Windows 10: 0-day bug enabled file overwrite

[German]At the end of the year 2018 a new 0-day bug in Windows became known, which allows attackers to overwrite files. Here is some information about this new bug.


The 0-day bug in Windows was discovered in December 2018 by a hacker using the alias SandboxEscaper. The hacker had already released three more 0-day bugs in Windows in the past. 

Bug in Error Reporting System

The 0-day bug is located in the Windows Error Reporting system and allows you to overwrite files in Windows 10 for which a user normally has no permissions.

0-day bug in Windows
(Click to zoom)

This takes advantage of the fact that the Windows Error Reporting tool can be run in task scheduling (see screenshot above). A Proof of Concept (PoC) was published by SandboxEscaper on GitHub. This PoC code overwrites the 'pci.sys' file with information about software and hardware issues collected through Windows Error Reporting (WER).

'Pci.sys' is a system component that is required for correct booting of the operating system as it lists physical device objects.

According to SandboxEscaper, other files could also be overwritten using this approach. The hacker speculates: "You can also use the PoC to potentially disable third-party AV software".


The hack isn't reliable

The 0-day bug is currently rather uncritical, an exploitation in the wild seems unlikely. The hacker writes that the effect used by the PoC is not guaranteed and that the exploit has some limitations. It could not be observed on some systems with certain CPUs. For example, the bug cannot be reproduced on a machine with a CPU core. It may also take some time for an effect to occur at all. The PoC depends on a race condition where one process gets access to resources faster than another.

This is confirmed by Will Dormann, a vulnerability analyst at CERT/CC. Dormann was able to reproduce the error in Windows 10 Home, Build 17134. However, Dormann writes that the overwriting is not consistent.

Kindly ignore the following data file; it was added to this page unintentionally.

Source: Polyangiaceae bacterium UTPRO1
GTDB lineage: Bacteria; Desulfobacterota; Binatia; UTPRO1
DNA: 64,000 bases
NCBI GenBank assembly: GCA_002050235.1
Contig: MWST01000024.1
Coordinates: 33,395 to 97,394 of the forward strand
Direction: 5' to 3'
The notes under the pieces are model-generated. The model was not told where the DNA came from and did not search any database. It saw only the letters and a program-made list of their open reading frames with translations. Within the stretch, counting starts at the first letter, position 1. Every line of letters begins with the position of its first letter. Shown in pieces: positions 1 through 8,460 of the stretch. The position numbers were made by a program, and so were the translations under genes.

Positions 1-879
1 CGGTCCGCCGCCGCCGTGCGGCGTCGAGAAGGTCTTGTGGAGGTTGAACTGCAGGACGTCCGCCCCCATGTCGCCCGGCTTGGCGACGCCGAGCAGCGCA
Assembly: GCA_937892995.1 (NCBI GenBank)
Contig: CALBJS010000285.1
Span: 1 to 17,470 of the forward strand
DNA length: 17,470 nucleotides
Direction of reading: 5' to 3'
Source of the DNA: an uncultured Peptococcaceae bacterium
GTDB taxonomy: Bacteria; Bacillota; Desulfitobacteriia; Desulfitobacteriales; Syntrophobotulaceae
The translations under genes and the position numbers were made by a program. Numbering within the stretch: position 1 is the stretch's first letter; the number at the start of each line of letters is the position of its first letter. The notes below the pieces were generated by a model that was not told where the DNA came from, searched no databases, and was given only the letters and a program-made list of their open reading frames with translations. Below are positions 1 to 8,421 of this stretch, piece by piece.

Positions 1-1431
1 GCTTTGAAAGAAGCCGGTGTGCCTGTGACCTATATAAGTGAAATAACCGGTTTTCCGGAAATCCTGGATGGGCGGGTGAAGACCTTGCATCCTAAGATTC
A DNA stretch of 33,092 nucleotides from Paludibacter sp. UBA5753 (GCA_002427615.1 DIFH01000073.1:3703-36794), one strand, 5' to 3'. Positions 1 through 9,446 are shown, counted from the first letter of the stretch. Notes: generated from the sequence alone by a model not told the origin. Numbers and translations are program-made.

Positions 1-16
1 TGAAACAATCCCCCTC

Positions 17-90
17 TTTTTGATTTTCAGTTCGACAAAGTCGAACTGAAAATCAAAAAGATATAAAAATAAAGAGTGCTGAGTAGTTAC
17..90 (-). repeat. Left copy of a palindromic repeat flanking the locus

Microsoft informed at Christmas

The hacker sent an email to Microsoft before Christmas and announced on December 25, 2018 that he would release the PoC for a new bug in Windows on New Year's Day (see picture below).

Tweet zu 0-Day-Bug

But two days later he changed his mind and released the details by the end of December 2018. In general SandBoxEscaper seems to be a pretty frustrated personality (see also this reddit thread), as each of his released PoCs was somehow quite bumpy and unexpectedly released. Furthermore, the hacker always deactivates the accounts (or gets them deactivated). The PoCs are also usually not knitted in such a way that they can be easily exploited.

At the end of August, for example, he released an exploit that increases the permissions for SYSTEM under Windows via a vulnerability in the Task Scheduler component. This has been patched by Microsoft in the meantime. At the end of October 2018 he reported another Privilege Escalation Bug in Windows, which made it possible to delete a file without administrative permissions. On December 19, he released a PoC code that allowed reading protected files. Bleeping Computer discusses more details here.

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